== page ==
Through my various interactions with people in the Boston startup community, especially with a lot of young peers launching companies, I started to wonder what really was the optimal age to start a company. A really close friend of mine took a year off from a top Boston engineering undergrad program to work on an education software-as-a-service technology. He and his team came up with something fairly interesting, but it’s a big project and startups are difficult. After much work, many lessons learned, he’s now back at school finishing off his degree, and ready to spend the summer at Google, possibly, and probably, leaving the dream of launching a company whilst still at school behind. Instead, he’ll probably go to Google after college, then to Harvard Business School a couple of years later. At that stage, he’ll have a bit of financial capital, be much more connected, and generally have far more knowledge to be in a much more optimal position to launch a great company. Am I sad that this would mean potentially one less young rock star Boston entrepreneur? Definitely. But do I think this is the right move for my friend. Most probably.
Given I haven’t started a successful company, am merely attempting to, I can’t properly answer the question in the title. What I will say is, without empirical evidence, there are a lot of early 20s (not to mention the freakish Mark Bao‘s of the world) in Boston, and I’m sure in a lot of other places, passionate about startups. There is an element of ‘it’s the cool thing to do’ (thinking back to the post Why for Students Entrepreneurship is the New Investment Banking) but there are more compelling fundamental reasons why the ‘supply’ of companies entering the marketplace founded by an early 20-something will increase by multiples in the next five years.
Is it best that a significant majority try and fail, but learn and try later in life, or are there solutions to this social phenomenon of young people going from lemonade stand to hiring their father’s friends.
a big advocate for the influence of environment, i find myself surrounded by first-time entrepreneurs because i find it useful to share notes, laugh about mistakes we’ve all made, and mostly importantly have a common naive belief we can all change the world. the statistical reality is that we all won’t. that in fact it’ll be well less than half of us. unfortunately that fact alone will put off a lot of people.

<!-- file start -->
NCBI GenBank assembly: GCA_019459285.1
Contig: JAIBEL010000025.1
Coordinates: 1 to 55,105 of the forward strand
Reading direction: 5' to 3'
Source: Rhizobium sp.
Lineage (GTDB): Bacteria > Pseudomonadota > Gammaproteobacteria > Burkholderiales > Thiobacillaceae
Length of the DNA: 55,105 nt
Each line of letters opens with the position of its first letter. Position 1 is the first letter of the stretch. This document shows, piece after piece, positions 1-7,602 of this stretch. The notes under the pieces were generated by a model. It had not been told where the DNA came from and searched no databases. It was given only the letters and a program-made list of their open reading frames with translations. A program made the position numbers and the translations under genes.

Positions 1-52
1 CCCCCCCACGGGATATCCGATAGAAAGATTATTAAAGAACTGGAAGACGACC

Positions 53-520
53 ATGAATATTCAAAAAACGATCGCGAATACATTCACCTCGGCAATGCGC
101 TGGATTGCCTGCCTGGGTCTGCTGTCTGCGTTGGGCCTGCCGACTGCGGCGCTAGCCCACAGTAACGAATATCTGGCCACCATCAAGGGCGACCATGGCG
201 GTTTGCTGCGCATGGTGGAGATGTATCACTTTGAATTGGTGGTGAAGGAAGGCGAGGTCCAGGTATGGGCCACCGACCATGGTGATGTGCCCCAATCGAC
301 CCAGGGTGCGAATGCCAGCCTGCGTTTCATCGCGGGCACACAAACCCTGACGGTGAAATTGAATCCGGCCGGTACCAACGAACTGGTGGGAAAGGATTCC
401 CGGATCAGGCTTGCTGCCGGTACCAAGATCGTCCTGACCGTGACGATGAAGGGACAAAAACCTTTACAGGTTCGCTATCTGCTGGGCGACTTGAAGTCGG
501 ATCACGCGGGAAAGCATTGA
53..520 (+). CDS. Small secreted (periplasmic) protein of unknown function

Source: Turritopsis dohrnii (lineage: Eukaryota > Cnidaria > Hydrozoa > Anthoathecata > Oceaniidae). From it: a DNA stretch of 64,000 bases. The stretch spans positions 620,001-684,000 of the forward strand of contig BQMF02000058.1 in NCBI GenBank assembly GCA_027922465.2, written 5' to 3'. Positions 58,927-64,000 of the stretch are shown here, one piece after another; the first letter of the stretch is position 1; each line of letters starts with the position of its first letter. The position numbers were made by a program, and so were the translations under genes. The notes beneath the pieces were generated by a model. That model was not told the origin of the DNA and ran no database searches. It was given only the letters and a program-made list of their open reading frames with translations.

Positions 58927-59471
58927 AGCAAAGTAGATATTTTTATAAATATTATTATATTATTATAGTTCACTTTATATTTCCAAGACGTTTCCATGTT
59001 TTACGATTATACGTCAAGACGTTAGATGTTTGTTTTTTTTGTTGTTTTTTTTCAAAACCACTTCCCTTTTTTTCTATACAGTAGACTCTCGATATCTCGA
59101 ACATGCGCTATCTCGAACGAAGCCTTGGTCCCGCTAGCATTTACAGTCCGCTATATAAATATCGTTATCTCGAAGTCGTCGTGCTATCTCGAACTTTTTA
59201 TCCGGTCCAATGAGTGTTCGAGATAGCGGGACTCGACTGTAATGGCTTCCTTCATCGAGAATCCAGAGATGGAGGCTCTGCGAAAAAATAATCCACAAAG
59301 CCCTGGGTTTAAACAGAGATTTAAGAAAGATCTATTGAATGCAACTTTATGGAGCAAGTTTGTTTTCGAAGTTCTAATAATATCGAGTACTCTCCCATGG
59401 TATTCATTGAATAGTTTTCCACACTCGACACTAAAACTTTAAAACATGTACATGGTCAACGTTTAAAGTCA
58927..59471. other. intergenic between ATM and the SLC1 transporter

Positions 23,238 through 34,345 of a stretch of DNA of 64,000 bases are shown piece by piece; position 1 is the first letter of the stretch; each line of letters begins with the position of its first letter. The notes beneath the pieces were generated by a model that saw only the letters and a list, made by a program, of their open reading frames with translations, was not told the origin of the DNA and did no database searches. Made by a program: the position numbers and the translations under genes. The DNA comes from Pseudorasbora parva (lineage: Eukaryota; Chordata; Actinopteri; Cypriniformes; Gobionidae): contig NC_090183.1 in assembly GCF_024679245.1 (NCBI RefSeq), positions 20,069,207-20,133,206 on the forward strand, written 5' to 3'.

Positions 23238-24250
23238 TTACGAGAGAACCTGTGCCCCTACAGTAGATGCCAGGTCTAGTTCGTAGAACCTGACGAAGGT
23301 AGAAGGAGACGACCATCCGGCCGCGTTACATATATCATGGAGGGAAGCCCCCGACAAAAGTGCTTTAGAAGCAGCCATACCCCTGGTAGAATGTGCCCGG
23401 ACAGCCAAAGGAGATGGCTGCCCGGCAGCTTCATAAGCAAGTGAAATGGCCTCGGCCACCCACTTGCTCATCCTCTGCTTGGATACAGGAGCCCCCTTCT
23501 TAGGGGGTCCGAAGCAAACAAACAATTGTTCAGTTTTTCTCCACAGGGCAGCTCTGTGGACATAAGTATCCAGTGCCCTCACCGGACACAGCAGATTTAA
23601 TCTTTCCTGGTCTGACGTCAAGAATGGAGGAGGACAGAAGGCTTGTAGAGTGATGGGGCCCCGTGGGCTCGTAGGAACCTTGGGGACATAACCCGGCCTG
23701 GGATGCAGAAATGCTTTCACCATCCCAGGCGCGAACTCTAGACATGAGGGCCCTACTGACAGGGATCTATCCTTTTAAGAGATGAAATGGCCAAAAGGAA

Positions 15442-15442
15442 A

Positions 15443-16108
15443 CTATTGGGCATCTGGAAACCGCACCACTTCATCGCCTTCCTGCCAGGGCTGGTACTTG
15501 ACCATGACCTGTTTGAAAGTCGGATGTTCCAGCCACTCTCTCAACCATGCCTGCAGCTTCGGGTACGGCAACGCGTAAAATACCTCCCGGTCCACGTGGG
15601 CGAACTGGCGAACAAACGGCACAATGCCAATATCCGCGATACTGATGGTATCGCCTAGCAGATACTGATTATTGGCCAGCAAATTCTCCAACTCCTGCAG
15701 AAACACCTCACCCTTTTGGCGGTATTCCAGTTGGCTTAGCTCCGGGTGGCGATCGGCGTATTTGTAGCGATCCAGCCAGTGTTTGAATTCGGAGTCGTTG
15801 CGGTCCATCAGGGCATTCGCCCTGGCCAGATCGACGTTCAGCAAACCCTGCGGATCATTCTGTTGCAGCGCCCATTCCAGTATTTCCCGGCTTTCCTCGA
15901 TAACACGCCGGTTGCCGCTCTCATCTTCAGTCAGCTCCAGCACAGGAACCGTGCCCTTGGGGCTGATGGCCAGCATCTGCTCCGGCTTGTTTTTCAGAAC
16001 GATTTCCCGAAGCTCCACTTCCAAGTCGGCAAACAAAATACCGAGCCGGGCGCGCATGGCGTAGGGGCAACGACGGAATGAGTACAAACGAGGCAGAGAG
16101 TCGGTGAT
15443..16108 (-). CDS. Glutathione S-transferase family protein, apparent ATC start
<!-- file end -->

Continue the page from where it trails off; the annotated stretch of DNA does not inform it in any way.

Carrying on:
one of my favorite entrepreneurs, founder of pyramid digital solutions, blogger of on startups and co-founder and cto ofhubspot, dharmesh shah, once said, entrepreneurs should i) learn useful things, ii) meet interesting people, iii) make money, and if you’ve done two of the three, you’ve done okay. as a first time entrepreneur, this was especially pertinent. everyone knows founding a startup is a rollercoaster, in the morning you feel like you’re going to change the world, in the afternoon you feel your company has three weeks left to exist. in the lows i inevitably go through, i think about dharmesh’s point is well made. in the worst of it, i’m still so glad i’ve given this a go. my personal development as a human being, my learning curve as a business person has been so much better for it. i’ve had the most amazing opportunity to meet truly inspirational world changers. and thankfully blank label‘s started making money. but if for whatever reason if the last one wasn’t the case one day, no one can ever take the other two away from me.
[photo courtesy of tomdog, dharmesh teaching more useful startup lessons]
being in a student leadership position at babson, i get the good fortune of seeing and meeting a lot of students at babson and olin college exploring opportunities for their first entrepreneurial endeavor. they’re always concerned about their idea not being a big enough marketing opportunity, that the idea isn’t somehow sexy enough, that they’re somehow not going to make massive bank in three years. first i tell them that very few people make serious bank in three years. i also encourage them to pursue opportunities that they or someone they know and trust have the skill set to carry it out. but more importantly in my most cliched voice possible, i tell them to pursue something they’re actually genuinely interested in, or dare i say it, even passionate about.
balance of probability will have it that you’re not going to make bank on your first venture, but if you care about it, you’ll be active in it. with that, you’ll cross the biggest hurdle in a startup, and that’s the initial 100 day momentum, i.e. getting started. you’ll research, you’ll speak to prospective users, you’ll tell everyone and anyone you meet. you’ll meet the most amazing people, many of whom will genuinely want to help you. and you’ll learn so many useful things about so many different things, and arguably most importantly, about yourself.